Good engines but S Line suspension too firm
Pedals are off-set making finding a comfortable driving position difficult
Ticks in all the right boxes
Audi reliability isn't always as good as buyers expect
Only adult contortionists will like the back seats and even kids might find them claustrophobic
We struggled to find anything missing
There's plenty of choice when it comes to engines, from a 1.8-litre turbocharged petrol to a 3.0-litre V6 diesel. Our favourite is the 175bhp 2.0 diesel, because it offers the best combination of performance and price.
Whichever engine you go for, the A5 turns into bends sharply and grips well, but most versions feel a bit floaty over dips and crests, and unsettled on bumpy roads. S line suspension cures the former problem, but it also brings an overly firm and crashy ride.
All engines are smooth and civilised: the V6 diesel is so cultured it sounds more like a petrol unit. Wind noise creeps in at motorway speeds, however, and there are clunks and clatters from the suspension.
Audi describes the A5 as a four-seater but that depends on who the four people are. The rear seats are too cramped for tall adults, as the roofline restricts rear headroom and there's little leg- and kneeroom. Even kids will find it rather claustrophobic in the back. However, the A5 does at least have a big boot and folding rear seats for plenty of luggage space, while the wide doors make access to the rear reasonably easy.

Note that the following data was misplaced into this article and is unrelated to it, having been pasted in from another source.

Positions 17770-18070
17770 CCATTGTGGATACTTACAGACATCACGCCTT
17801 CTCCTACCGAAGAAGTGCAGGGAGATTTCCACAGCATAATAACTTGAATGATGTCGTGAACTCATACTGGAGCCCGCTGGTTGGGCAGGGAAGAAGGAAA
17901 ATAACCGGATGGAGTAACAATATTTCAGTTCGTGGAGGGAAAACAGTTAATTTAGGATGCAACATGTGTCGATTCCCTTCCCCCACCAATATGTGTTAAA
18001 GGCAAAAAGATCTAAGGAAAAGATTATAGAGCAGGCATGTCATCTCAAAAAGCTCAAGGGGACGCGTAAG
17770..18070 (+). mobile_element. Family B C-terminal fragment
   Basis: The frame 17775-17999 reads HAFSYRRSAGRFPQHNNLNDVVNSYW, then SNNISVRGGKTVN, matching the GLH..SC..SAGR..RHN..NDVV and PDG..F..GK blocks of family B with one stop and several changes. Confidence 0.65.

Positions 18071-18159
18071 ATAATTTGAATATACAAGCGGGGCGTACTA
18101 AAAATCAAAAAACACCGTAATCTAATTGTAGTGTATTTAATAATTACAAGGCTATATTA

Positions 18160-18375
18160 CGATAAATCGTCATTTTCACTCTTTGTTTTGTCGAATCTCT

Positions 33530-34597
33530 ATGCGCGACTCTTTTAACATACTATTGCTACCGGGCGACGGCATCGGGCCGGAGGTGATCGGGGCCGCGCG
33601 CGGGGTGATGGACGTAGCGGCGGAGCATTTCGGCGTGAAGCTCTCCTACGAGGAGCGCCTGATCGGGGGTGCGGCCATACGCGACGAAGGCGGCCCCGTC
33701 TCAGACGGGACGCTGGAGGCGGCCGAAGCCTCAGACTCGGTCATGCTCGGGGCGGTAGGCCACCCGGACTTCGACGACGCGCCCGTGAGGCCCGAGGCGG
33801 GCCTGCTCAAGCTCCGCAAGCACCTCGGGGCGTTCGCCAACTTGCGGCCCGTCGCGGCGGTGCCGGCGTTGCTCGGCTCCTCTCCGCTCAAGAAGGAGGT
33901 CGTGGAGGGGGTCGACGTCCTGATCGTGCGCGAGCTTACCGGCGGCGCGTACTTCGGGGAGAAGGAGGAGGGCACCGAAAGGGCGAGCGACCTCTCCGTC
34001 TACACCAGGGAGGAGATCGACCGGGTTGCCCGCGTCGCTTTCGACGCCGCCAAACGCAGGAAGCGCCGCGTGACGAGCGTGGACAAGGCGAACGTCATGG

The driver's seat is supportive and comfortable, and while the angled rear window and high sides do affect visibility, things are no worse than in many saloons. Unfortunately, the ventilation controls are fussy, the pedals are way off-centre, and because the clutch pedal drops into a recess in the floor, the only way to push it down fully is to poke it with the end of your toe.
Entry-level trim is reserved for the four-cylinder engines; it's reasonably equipped, but most buyers will upgrade to SE, which is standard with the six-cylinder engines.
Quite possibly. The Audi A5 was rated below average for mechanical reliability in the most recent JD Power ownsership satisfaction survey, with an unusually high number of water leaks.
The A5 coupe hasn't been put through its paces by Euro NCAP, but there's plenty of kit to keep you safe. From both the passive (seatbelts and airbags) and active (anti-lock brakes and stability control) points of view, the A5 has everything buyers of an expensive, quick coupe would expect, including front and rear ISOFIX child seat mounting points and an alarm.
Compared with its rivals, the A5 is good value to buy and run, particularly if you go for a four-cylinder diesel engine.
However, a BMW 3 Series Coupe is much better to drive, and even by coupe standards the A5 is cramped in the back.